As of March 12, 2019, the Orange County Government notice board still has the Orange Soil & Water Conservation District board meetings listed as taking place at 3pm. Photo: Florida National News.
Florida National News also found an Orange SWCD meeting notice on the Florida Department of Agriculture and Consumer Services (FDACS) with incorrect information.
During Friday’s meeting, Supervisor Barber gave Supervisor Morales a meeting schedule for Orange SWCD, but it too contained a typographical error: the address listed was for the Orange County Tax Collector’s Office at 301 S. Rosalind Avenue, Orlando, Florida.
This meeting schedule, given to Supervisor Daisy Morales by Supervisor Michael Barber, shows a typo in the meeting address, and the phone number listed is for USDA-NRCS Conservationist Chuck O’Rourke, not any of the supervisors.
The Orange County Tax Collector’s Office located at 301 South Rosalind Avenue is across the street from the Orange County Administration Building, where the Orange SWCD meeting takes place in the County Commission chambers.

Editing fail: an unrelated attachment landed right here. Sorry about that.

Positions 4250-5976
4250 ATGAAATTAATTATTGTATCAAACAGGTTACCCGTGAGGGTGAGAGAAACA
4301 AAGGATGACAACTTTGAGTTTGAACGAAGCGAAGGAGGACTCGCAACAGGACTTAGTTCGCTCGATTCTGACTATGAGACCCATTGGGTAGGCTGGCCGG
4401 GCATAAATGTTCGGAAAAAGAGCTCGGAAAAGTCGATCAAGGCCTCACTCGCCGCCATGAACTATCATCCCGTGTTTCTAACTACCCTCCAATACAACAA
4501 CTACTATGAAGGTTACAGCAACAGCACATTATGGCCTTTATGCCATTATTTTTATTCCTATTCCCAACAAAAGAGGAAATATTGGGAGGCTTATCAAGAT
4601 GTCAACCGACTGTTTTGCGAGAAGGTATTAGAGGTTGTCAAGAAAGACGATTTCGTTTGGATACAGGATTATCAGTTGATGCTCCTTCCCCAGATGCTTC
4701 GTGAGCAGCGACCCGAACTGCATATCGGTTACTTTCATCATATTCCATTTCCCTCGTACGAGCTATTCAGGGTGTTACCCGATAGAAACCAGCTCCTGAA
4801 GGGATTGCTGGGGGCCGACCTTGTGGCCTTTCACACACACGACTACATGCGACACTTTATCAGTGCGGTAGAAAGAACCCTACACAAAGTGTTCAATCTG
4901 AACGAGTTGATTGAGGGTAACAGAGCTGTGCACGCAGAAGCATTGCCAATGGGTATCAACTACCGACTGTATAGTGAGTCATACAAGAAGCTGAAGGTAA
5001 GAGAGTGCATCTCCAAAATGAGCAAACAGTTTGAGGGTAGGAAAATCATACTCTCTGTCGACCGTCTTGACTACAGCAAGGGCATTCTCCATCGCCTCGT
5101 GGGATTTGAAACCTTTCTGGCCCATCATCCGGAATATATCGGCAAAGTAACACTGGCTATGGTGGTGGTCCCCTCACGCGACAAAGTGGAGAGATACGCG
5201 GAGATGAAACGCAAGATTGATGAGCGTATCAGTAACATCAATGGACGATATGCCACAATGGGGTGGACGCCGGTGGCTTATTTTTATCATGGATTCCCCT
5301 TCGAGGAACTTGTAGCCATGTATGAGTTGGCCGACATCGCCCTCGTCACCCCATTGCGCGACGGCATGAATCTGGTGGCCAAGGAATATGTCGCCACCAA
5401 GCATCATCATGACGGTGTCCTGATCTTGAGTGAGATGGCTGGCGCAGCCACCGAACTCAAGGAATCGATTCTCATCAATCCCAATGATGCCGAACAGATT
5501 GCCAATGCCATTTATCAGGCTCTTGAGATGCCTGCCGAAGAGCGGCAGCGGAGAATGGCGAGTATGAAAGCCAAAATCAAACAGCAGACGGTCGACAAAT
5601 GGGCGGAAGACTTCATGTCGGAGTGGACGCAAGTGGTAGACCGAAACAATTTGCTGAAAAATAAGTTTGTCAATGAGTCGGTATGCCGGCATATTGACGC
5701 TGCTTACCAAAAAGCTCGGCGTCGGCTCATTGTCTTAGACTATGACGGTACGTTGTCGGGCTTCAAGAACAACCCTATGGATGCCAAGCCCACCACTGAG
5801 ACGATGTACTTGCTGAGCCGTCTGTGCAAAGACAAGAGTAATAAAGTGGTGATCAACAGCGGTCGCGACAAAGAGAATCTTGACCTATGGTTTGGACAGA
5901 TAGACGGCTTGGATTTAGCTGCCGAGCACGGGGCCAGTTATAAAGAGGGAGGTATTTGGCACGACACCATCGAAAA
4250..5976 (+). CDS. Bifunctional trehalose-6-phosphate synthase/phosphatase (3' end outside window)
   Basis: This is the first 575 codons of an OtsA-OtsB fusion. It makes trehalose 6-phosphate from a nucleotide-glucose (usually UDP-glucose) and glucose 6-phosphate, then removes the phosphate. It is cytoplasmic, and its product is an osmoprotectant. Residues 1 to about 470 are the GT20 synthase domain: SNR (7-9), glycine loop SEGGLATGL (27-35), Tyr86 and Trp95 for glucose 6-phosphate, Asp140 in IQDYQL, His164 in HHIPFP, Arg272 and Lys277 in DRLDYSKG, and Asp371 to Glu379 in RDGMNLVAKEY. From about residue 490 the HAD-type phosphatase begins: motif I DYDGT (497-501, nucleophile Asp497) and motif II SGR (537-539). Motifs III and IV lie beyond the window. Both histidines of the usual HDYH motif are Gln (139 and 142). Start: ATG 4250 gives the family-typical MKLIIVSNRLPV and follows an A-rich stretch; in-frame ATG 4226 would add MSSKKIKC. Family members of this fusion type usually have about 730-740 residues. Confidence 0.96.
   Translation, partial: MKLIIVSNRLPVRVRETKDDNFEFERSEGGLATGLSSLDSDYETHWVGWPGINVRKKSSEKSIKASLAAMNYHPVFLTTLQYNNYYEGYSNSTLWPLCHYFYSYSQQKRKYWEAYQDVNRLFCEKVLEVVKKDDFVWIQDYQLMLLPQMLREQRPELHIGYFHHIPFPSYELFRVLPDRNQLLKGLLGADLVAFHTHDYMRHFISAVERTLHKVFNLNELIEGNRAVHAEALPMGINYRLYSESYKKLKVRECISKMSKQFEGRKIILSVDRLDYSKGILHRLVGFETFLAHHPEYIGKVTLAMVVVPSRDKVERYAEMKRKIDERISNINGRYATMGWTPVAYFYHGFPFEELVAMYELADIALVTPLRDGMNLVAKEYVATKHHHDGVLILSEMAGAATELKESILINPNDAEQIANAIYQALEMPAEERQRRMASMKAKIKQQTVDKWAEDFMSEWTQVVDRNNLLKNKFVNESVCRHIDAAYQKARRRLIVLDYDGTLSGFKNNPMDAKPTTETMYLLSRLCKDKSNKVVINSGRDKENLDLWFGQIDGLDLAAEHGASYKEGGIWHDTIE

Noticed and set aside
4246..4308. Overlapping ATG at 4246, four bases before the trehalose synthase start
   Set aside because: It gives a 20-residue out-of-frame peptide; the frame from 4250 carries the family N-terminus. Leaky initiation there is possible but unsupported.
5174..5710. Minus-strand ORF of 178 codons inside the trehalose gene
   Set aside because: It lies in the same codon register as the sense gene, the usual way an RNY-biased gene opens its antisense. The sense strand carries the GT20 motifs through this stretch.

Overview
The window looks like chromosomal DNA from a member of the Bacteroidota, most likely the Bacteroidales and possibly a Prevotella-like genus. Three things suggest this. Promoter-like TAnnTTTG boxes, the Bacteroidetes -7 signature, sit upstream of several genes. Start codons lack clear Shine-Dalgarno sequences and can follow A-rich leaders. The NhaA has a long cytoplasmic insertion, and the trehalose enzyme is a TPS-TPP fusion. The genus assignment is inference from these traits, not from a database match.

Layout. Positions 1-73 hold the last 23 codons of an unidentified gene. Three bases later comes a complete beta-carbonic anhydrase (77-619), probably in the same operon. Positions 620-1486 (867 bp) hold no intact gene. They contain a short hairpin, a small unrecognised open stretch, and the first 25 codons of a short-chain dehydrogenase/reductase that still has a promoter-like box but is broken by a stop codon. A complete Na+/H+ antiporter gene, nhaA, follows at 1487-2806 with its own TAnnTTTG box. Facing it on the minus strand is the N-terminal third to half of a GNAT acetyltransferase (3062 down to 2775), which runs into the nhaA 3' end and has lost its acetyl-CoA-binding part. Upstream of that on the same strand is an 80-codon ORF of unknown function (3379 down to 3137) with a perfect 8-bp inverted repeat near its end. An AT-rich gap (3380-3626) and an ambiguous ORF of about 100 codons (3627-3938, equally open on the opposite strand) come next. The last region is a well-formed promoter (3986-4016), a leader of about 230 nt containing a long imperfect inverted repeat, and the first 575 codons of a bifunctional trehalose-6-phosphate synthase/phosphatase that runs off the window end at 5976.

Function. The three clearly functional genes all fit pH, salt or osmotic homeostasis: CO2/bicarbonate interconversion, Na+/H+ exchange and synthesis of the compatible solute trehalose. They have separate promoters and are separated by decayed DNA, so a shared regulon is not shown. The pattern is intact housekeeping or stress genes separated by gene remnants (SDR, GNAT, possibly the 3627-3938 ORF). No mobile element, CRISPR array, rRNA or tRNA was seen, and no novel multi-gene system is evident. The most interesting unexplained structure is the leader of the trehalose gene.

Additionally, the phone number listed on the above document is for USDA-NRCS Conservationist Chuck O’Rourke, not for any of the Supervisors, much like the erroneous listing on the FDACS website.
Three members of the public attended Friday’s meeting, one of which was attorney Joel Montilla, Regional Vice President of the Puerto Rican Bar Association of Florida. He reported that he actually asked the board about how it was noticing its meetings. While Supervisor Barber cited the required public notice on the FDACS website, he “answered in the negative” when Montilla asked him about noticing the public by any other means, including on social media, which was routinely done by Eric Rollings when he was the chair. He alone had access to the district’s Facebook page. Not even Supervisor Nicole McLaren, who serves as the board’s PR liaison, had access to it.